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The relationships between the combination of person- and organization-related conditions and patients' perceptions of palliative care quality
Karlstad University, Faculty of Health, Science and Technology (starting 2013), Department of Health Sciences (from 2013). Faculty of Public Health, Inland Norway University of Applied Science.
Faculty of Public Health, Inland Norway University of Applied Science.
Karlstad University, Faculty of Health, Science and Technology (starting 2013), Department of Health Sciences (from 2013).
Högskolan i Östfold, Norge.
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2017 (English)In: BMC Palliative Care, ISSN 1472-684X, E-ISSN 1472-684X, Vol. 16, no 66Article in journal (Refereed) Published
Abstract [en]

Background:Little is known about the combination of person- and organization- related conditions and the relationshipswith patients'perspectives of care quality. Such a combination could contribute knowledge reflecting the complexity ofclinical practice, and enhance individualized care. The aim wasto investigate the relationships between the combination ofperson- and organization-related conditions and patients'perceptions of palliative care quality.Methods:A cross-sectional study, including 191 patients in the latepalliative phase (73% response rate) admitted to hospiceinpatient care (n= 72), hospice day care (n= 51), palliative units in nursing homes (n= 30) and home care (n=38),wasconducted between November 2013 and December 2014, using the instrument Quality from the Patients'Perspectivespecific to palliative care (QPP-PC). Data were analysed, using analysis of covariance, to explore the amount of the variancein the dependent variables (QPP-PC) that could be explained by combination of the independent variables–Person- andorganization-related conditions,−while controlling for differences in covariates.Results:Patients scored the care received and the subjective importance as moderate to high. The combination of person-and organization - related conditions revealed that patients with a high sense of coherence, lower age (person–relatedconditions) and being in a ward with access to and availabilityof physicians (organization-related condition) might beassociated with significantly higher scores for the quality ofcare received. Gender (women), daily contact with family andfriends, and low health-related qualityof life (person-related conditions) might be associated with higher scores forsubjective importance of the aspects of care quality.Conclusion:Healthcare personnel, leaders and policy makers need to pay attention to person- and organization-relatedconditions in order to provide person-centered palliative care ofhigh quality. Further studies from palliative care contexts areneeded to confirm the findings and to investigate additional organizational factors that might influence patients'perceptions of care quality.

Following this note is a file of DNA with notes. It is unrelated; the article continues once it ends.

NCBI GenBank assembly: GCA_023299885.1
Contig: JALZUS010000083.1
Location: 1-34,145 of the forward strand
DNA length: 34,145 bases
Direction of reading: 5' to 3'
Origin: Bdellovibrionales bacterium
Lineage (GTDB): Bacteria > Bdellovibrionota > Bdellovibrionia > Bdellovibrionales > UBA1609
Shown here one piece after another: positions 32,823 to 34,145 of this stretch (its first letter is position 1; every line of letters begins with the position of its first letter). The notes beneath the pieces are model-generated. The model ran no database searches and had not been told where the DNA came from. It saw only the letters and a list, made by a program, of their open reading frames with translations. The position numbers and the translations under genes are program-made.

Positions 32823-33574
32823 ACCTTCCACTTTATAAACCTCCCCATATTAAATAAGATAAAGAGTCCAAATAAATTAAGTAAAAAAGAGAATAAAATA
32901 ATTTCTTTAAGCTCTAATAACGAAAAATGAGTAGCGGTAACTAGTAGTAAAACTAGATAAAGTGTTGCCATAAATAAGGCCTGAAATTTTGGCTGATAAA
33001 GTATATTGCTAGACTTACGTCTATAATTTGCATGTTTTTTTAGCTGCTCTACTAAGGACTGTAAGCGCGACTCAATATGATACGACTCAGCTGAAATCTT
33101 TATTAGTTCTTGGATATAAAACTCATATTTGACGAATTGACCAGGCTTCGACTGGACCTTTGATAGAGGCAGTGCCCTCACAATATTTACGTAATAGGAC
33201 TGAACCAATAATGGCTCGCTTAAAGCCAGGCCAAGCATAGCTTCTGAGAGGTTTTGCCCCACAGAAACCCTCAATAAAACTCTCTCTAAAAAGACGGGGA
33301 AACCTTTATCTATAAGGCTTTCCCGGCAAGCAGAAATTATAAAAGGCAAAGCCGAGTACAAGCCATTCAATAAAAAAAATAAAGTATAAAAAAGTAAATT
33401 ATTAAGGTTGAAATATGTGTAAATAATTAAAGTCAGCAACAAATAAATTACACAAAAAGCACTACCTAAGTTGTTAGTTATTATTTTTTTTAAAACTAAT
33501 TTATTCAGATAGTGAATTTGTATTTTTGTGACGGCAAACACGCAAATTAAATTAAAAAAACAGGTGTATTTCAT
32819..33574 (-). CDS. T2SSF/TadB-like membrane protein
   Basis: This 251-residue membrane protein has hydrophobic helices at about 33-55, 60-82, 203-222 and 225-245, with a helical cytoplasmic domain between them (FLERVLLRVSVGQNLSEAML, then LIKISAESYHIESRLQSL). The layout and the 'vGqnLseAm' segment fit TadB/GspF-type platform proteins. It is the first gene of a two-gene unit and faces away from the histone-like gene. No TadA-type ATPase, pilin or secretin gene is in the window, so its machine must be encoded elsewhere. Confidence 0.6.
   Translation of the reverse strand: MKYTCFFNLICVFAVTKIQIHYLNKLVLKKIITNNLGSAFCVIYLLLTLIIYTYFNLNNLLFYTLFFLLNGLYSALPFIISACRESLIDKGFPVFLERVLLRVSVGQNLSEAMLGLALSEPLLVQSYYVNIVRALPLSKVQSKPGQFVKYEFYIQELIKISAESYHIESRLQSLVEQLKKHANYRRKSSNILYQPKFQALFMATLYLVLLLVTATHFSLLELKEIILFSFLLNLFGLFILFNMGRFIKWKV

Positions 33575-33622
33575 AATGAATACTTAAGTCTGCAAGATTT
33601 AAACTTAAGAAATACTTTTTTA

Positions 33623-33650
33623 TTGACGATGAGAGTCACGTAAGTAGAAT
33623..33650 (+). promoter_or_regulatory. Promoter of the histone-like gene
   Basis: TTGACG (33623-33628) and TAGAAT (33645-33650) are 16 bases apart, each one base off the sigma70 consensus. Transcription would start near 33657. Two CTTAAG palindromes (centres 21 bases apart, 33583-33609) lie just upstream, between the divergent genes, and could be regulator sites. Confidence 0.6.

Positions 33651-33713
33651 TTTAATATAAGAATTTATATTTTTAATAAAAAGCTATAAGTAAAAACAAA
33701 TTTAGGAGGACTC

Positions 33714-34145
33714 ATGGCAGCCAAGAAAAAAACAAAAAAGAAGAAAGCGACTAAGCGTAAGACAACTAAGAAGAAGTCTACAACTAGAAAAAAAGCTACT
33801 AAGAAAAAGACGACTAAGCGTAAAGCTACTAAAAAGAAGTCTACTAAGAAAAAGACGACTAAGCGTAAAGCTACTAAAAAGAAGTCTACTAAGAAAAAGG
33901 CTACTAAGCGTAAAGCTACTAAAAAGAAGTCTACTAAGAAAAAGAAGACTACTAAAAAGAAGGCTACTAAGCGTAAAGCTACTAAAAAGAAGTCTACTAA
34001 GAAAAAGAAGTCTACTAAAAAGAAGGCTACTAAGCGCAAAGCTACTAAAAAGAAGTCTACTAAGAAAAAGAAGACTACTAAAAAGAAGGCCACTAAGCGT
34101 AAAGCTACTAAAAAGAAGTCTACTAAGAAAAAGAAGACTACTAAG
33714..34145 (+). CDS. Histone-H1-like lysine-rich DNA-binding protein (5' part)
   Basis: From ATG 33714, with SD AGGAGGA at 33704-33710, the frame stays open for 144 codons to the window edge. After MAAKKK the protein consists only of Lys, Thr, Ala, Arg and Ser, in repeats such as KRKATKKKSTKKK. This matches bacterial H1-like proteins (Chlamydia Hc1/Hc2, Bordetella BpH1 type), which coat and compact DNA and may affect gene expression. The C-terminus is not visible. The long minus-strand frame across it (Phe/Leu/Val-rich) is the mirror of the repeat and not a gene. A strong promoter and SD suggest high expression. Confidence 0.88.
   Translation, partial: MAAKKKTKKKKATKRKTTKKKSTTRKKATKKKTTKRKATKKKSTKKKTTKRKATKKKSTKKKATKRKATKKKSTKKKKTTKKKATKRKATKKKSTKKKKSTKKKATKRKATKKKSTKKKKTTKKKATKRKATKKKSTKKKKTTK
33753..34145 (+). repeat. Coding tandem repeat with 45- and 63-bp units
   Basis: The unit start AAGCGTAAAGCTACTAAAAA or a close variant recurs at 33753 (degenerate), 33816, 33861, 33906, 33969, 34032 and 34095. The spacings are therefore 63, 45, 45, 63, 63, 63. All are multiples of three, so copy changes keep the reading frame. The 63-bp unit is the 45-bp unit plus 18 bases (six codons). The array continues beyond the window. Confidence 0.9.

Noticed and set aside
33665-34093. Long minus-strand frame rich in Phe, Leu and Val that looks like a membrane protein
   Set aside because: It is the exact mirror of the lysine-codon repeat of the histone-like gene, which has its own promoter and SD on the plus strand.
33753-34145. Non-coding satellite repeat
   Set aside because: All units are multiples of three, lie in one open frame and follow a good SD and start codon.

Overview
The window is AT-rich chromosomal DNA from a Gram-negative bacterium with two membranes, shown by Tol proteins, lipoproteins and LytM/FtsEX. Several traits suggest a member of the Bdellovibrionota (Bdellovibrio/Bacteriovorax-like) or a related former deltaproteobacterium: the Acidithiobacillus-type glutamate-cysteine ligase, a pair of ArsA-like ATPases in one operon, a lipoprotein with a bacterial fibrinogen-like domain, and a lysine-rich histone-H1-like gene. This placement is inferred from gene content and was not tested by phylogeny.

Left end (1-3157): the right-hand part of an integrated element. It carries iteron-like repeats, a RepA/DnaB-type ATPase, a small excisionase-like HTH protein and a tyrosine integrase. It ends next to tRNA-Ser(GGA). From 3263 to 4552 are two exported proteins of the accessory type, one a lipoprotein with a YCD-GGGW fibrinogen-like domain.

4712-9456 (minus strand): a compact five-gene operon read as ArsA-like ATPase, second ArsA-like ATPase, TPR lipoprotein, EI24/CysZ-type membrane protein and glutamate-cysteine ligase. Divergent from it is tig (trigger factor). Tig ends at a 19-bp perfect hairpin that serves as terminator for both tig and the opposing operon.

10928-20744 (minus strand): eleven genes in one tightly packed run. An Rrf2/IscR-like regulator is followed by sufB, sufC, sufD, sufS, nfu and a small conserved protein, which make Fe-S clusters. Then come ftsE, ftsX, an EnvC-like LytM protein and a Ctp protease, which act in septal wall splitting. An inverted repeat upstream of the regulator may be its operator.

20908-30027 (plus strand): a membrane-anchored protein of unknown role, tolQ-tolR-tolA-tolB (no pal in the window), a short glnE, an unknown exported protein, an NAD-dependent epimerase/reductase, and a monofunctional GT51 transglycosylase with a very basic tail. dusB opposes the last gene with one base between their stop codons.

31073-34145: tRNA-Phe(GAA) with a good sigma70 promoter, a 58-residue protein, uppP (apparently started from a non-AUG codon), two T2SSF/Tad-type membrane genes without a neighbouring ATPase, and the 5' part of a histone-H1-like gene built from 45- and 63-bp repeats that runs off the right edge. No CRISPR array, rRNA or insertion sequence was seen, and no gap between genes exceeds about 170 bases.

Place, publisher, year, edition, pages
London: BioMed Central, 2017. Vol. 16, no 66
Keywords [en]
Organization, Palliative care, Patient p erception, Person-related conditions, Quality of healthcare, Quality from the patients'
National Category
Nursing
Research subject
Nursing Science
Identifiers
URN: urn:nbn:se:kau:diva-65334DOI: 10.1186/s12904-017-0240-xISI: 000417539600001OAI: oai:DiVA.org:kau-65334DiVA, id: diva2:1163783
Available from: 2017-12-08 Created: 2017-12-08 Last updated: 2018-09-07Bibliographically approved

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Publisher's full texthttps://www.ncbi.nlm.nih.gov/pmc/articles/PMC5719731/pdf/12904_2017_Article_240.pdf

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Sandsdalen, TuvaRystedt, IngridAbrahamsen Grøndahl, VigdisHov, ReidunWilde-Larsson, Bodil
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